The assassination last week of a teacher who used images of the Prophet Muhammad in classes on freedom of expression – by a refugee Muslim teenager – sparked a solidarity movement in France and reopened the debate on the role of Islam in the country.
Samuel Paty, 47, a history and geography teacher, did an in-depth exam this month when he showed his students aged 12 to 14 two caricatures of Muhammad published by satirical magazine Charlie Hebdo – the same footage that in 2015 prompted jihadists to kill 11 staff. members of the magazine and six others in Paris. Parents and teachers at the school, located just 20 miles from the capital, said Paty gave his Muslim students the option of leaving the classroom or looking away so as not to anger them.
Idolatry is prohibited in Islam, and many devout Muslims believe that any portrayal of Muhammad, or any revered prophet, is taboo. But many also found the Charlie Hebdo cartoons particularly offensive not only because they portrayed the Prophet, but because they did so in a way that some critics said perpetuated racist and sectarian stereotypes of Muslims.
A tumult lasting several weeks ensued. One student’s father called for a “mobilization” against Paty – including his dismissal – and posted the school’s address and teacher’s name on social media. An Islamist activist even accompanied upset parents to school to lobby for the removal of the instructor.
But the situation turned deadly last Friday when Abdullakh Abouyezidovich, an 18-year-old Chechen refugee, beheaded Paty with a butcher’s knife as the teacher was on his way home. French authorities said the suspected attacker, who lived about 65 km from the school, asked students to identify Paty moments before killing him. The teenager was shot after attempting to stab and shoot at authorities who approached him.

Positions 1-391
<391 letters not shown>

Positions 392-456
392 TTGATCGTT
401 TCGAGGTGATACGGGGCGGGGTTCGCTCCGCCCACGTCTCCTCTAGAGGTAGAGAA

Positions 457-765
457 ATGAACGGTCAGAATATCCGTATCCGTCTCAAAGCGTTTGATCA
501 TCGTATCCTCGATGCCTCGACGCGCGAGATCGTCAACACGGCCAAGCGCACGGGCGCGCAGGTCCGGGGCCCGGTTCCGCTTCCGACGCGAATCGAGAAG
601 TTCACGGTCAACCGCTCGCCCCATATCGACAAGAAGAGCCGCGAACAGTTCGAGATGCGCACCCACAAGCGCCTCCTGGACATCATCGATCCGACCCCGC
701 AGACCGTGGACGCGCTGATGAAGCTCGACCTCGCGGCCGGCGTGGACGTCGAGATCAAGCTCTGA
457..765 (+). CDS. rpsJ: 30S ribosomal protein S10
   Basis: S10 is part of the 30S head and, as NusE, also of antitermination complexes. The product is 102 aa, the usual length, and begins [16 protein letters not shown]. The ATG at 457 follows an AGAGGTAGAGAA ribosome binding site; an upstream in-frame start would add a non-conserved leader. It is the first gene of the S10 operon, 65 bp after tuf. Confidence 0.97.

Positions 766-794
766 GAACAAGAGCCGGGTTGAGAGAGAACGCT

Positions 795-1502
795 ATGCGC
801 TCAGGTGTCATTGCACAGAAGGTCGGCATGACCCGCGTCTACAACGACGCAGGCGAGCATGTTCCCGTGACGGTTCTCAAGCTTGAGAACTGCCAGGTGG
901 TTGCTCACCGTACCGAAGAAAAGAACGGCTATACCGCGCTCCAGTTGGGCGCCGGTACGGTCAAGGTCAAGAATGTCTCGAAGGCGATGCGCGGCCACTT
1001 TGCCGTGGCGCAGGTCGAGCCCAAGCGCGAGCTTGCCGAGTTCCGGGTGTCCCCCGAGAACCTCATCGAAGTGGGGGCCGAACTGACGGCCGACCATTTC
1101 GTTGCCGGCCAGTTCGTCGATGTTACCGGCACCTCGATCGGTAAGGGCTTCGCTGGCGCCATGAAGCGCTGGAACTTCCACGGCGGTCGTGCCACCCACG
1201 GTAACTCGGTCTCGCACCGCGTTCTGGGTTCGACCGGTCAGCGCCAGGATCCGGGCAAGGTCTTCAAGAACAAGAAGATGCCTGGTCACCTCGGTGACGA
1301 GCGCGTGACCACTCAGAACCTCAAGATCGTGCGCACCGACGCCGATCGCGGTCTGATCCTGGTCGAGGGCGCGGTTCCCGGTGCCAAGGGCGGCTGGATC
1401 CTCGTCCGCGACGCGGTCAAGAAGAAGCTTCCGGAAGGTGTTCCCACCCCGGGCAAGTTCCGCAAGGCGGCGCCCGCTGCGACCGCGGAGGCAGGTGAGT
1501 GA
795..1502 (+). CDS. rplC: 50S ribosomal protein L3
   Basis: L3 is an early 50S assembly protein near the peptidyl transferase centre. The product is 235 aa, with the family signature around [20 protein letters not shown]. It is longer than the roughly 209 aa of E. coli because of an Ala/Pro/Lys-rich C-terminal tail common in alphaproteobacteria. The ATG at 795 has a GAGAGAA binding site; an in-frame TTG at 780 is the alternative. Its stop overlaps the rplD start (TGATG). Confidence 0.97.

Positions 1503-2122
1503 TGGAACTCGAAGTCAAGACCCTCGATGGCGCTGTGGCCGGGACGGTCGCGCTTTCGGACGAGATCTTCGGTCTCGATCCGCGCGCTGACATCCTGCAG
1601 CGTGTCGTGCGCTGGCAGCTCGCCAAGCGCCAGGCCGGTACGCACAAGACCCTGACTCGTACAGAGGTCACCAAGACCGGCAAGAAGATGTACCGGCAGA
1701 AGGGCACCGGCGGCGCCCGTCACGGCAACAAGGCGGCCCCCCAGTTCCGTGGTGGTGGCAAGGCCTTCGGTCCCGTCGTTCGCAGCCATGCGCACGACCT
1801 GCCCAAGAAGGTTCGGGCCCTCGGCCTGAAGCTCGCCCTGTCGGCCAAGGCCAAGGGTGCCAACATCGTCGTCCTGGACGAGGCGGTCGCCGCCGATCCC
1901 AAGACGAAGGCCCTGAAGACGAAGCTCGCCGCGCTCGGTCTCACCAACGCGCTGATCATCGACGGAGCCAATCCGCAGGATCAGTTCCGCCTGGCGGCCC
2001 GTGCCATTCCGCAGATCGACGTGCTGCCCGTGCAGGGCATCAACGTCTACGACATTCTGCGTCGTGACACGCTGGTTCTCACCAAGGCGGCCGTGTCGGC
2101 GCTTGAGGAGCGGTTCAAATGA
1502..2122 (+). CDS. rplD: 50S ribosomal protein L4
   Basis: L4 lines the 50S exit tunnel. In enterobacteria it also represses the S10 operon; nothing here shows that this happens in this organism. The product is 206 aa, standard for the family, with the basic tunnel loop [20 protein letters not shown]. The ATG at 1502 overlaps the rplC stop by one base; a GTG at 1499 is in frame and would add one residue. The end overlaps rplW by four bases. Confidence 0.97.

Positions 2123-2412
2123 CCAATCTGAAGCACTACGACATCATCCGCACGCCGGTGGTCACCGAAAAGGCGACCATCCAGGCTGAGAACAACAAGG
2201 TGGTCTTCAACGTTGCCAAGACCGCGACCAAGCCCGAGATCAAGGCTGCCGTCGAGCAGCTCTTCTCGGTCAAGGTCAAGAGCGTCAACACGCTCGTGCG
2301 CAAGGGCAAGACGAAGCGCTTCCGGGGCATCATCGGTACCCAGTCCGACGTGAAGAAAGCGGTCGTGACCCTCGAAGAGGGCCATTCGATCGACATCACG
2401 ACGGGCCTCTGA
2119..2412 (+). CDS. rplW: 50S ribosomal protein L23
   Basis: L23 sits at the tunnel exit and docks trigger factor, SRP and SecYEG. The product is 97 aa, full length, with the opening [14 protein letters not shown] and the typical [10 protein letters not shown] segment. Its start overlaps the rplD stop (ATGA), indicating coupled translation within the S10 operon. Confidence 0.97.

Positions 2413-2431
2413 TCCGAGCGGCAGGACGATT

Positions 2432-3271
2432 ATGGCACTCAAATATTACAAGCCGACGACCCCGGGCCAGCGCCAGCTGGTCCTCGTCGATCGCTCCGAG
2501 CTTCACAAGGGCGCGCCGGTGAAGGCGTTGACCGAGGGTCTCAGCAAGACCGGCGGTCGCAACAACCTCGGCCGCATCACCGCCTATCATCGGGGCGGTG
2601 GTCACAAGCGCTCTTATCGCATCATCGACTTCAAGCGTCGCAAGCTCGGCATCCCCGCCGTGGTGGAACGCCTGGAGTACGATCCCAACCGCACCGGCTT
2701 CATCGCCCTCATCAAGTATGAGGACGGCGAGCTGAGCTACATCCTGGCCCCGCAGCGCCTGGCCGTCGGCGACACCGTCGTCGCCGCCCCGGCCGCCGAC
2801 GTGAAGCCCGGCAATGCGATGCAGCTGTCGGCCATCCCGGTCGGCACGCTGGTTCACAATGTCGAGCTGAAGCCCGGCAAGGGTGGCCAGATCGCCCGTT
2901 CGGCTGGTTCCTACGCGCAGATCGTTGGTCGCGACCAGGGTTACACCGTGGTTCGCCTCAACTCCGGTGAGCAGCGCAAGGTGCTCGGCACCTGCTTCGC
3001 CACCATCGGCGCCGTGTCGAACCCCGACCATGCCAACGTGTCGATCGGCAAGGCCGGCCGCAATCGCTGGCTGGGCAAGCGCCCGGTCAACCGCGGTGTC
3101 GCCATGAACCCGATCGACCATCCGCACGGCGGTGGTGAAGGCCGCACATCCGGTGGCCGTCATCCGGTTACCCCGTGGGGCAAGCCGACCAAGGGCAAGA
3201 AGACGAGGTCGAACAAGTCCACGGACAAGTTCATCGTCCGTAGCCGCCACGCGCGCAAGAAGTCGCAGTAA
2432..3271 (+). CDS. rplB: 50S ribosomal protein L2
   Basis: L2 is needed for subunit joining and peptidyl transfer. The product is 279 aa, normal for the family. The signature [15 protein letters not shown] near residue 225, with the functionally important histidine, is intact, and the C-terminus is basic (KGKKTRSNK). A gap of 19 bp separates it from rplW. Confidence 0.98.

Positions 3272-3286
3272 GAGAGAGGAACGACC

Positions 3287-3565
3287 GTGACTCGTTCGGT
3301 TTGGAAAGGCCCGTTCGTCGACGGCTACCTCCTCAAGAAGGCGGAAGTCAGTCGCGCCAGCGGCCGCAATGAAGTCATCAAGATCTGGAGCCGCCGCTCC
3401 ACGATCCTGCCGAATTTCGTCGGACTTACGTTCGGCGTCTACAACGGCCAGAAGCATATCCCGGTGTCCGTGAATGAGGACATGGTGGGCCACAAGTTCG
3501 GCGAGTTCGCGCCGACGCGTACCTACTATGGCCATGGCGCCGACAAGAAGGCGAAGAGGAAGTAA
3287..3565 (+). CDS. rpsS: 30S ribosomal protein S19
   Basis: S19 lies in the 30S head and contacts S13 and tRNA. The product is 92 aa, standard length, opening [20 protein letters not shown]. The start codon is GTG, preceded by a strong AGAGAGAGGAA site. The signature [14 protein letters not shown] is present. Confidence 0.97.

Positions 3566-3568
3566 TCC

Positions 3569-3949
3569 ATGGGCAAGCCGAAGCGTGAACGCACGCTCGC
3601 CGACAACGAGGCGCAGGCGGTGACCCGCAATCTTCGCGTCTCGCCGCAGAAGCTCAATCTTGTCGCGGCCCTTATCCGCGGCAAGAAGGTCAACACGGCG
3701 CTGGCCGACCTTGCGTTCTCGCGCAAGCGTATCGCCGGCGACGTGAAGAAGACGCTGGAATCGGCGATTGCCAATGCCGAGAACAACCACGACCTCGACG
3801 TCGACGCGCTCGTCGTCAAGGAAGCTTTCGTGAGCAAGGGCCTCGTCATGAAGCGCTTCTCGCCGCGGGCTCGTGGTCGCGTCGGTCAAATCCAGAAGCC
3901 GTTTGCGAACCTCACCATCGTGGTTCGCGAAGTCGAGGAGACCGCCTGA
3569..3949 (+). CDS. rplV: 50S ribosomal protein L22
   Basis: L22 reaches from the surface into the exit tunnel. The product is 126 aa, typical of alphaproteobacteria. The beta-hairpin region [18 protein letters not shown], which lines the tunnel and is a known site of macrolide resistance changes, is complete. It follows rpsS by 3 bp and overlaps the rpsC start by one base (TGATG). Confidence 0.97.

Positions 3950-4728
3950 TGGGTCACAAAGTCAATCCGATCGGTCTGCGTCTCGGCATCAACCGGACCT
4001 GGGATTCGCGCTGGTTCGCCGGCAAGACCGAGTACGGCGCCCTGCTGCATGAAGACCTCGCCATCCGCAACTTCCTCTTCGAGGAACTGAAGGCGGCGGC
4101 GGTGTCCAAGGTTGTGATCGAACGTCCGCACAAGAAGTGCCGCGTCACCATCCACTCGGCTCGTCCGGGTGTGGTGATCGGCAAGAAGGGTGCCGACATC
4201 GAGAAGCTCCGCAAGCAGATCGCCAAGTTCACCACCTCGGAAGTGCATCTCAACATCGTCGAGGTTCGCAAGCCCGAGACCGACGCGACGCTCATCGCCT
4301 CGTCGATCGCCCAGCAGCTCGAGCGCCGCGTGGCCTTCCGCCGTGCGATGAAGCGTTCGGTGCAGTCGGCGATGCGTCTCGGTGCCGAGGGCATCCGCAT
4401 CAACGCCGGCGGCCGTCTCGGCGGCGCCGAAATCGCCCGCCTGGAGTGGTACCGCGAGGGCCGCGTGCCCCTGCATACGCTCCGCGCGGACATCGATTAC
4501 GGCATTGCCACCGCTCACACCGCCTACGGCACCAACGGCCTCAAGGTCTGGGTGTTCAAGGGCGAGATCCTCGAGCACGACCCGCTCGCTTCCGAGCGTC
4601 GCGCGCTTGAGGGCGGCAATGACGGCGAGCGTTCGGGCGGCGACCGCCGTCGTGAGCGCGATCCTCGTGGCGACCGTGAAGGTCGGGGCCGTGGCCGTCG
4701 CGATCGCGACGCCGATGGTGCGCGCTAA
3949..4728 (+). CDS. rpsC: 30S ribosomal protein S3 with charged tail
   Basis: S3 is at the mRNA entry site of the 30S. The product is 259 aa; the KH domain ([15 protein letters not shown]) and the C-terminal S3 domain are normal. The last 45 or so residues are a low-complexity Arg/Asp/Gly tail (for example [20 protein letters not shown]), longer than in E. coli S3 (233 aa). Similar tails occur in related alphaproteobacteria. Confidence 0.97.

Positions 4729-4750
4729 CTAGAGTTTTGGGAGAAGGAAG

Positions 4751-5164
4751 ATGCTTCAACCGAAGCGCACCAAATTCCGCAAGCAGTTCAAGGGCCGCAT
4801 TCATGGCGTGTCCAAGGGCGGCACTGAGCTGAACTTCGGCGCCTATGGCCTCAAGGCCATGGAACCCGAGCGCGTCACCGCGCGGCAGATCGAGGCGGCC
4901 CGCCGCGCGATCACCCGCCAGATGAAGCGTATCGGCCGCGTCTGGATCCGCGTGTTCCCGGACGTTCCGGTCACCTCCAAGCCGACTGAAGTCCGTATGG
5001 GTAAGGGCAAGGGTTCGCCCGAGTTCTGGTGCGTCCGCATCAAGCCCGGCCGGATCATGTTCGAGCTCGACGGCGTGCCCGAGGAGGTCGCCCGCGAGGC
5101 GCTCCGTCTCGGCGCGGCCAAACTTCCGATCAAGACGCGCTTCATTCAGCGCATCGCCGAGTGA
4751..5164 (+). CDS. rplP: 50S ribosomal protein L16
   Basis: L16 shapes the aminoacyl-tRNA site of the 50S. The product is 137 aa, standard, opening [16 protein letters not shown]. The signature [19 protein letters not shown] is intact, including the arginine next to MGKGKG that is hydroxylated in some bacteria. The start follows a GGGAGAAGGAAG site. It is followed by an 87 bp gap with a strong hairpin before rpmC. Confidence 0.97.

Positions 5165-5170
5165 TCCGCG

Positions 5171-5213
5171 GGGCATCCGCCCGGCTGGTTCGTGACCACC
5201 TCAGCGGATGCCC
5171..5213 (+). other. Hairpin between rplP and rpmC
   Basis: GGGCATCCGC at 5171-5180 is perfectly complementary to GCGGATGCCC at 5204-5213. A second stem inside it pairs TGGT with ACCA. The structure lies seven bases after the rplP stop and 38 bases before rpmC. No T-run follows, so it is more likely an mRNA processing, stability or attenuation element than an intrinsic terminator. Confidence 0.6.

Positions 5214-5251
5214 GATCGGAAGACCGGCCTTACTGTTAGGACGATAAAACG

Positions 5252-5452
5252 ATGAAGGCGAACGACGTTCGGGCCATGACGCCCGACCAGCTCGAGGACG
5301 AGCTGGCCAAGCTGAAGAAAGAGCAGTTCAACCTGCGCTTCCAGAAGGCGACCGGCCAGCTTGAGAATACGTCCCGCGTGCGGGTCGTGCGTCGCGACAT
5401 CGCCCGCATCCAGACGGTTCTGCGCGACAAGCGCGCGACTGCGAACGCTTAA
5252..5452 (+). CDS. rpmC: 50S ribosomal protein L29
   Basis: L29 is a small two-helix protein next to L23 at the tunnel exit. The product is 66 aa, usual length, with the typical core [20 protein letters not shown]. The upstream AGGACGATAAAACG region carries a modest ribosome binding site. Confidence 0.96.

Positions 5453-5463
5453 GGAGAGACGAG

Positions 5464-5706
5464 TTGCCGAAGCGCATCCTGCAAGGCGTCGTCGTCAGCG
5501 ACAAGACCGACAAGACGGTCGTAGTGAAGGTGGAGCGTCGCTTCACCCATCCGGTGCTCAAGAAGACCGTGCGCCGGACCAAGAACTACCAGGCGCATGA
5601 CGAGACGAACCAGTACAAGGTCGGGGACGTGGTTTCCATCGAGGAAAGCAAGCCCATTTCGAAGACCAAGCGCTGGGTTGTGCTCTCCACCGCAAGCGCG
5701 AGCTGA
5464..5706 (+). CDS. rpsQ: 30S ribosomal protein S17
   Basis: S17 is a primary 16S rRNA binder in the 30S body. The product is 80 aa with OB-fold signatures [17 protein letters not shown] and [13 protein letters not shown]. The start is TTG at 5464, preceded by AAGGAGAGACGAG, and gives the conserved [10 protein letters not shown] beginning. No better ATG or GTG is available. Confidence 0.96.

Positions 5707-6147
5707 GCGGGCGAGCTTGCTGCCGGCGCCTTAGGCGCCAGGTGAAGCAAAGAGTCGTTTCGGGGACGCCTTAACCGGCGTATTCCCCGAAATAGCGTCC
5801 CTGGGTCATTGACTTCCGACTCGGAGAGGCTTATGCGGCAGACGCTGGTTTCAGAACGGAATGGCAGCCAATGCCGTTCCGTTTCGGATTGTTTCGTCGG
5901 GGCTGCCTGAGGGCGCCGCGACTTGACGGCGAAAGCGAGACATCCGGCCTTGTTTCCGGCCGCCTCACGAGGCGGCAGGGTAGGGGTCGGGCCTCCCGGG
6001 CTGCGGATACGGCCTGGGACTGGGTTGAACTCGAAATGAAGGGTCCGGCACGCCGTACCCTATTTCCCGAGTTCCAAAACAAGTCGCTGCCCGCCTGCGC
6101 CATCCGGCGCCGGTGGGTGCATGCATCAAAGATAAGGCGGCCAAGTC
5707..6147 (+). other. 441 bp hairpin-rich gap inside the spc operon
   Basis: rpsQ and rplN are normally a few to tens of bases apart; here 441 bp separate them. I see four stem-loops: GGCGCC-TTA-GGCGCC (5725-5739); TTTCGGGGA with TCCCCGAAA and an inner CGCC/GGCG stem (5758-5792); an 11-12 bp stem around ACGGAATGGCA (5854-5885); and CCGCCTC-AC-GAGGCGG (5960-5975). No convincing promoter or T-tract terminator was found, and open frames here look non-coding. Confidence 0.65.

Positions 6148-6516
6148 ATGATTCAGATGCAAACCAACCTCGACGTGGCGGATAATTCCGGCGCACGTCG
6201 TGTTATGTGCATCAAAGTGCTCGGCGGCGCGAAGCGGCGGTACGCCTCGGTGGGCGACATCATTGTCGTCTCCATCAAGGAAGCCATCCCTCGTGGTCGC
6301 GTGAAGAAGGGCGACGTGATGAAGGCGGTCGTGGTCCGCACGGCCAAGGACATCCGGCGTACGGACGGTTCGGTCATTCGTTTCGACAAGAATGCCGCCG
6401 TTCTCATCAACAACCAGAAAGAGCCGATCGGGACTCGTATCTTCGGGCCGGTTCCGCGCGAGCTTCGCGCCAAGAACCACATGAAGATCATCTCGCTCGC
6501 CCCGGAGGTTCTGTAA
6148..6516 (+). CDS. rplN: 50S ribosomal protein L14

Police have found a Twitter account suspected of belonging to the attacker since he posted a photo of the severed head with a message: “I executed one of the hellhounds who dared to shoot Muhammad . “
French President Emmanuel Macron, who visited the scene of the murder on Saturday, said the beheading appeared to be an “Islamist terrorist attack” committed because Paty “was teaching freedom of speech.” He added that the terrorist was seeking to “attack the republic and its values”, further noting that “this is our battle and it is existential.” They [terrorists] will not succeed. … They will not divide us.
Police raided numerous homes across France on Monday as part of their investigation into Paty’s murder. About 15 people have been arrested and 51 Islamic organizations are under investigation, Interior Minister Gerald Darmanin said on Monday. The “enemies of the Republic” will not have “a minute’s respite”, he told Europe 1 radio.
It is not surprising that France takes the alleged terrorist attack very seriously. Since the Charlie Hebdo attack in 2015, the past few years have seen high-profile knife attacks, police strikes on the Champs-Élysées, and a coordinated assault in Paris that killed 130 people and injured hundreds of people. ‘other.
But Friday’s murder strikes at the heart of two of France’s most turbulent debates, which have merged a bit in recent times: whether there should be limits on free speech and how Muslims should fit in. in French society.
And it’s a conversation that could continue to rock the country’s politics for years to come.
France and “Islamist separatism”
For more than a year, Macron has promised to detail his perspective on the role of Islam in French secular culture. On October 2, he finally delivered this speech.
“What we need to attack is Islamist separatism,” he told the nation, claiming that extremists were preying on desperate Muslims in desolate neighborhoods, essentially creating anti-French enclaves by broadcasting their radical Islamic “ideology” and “project”.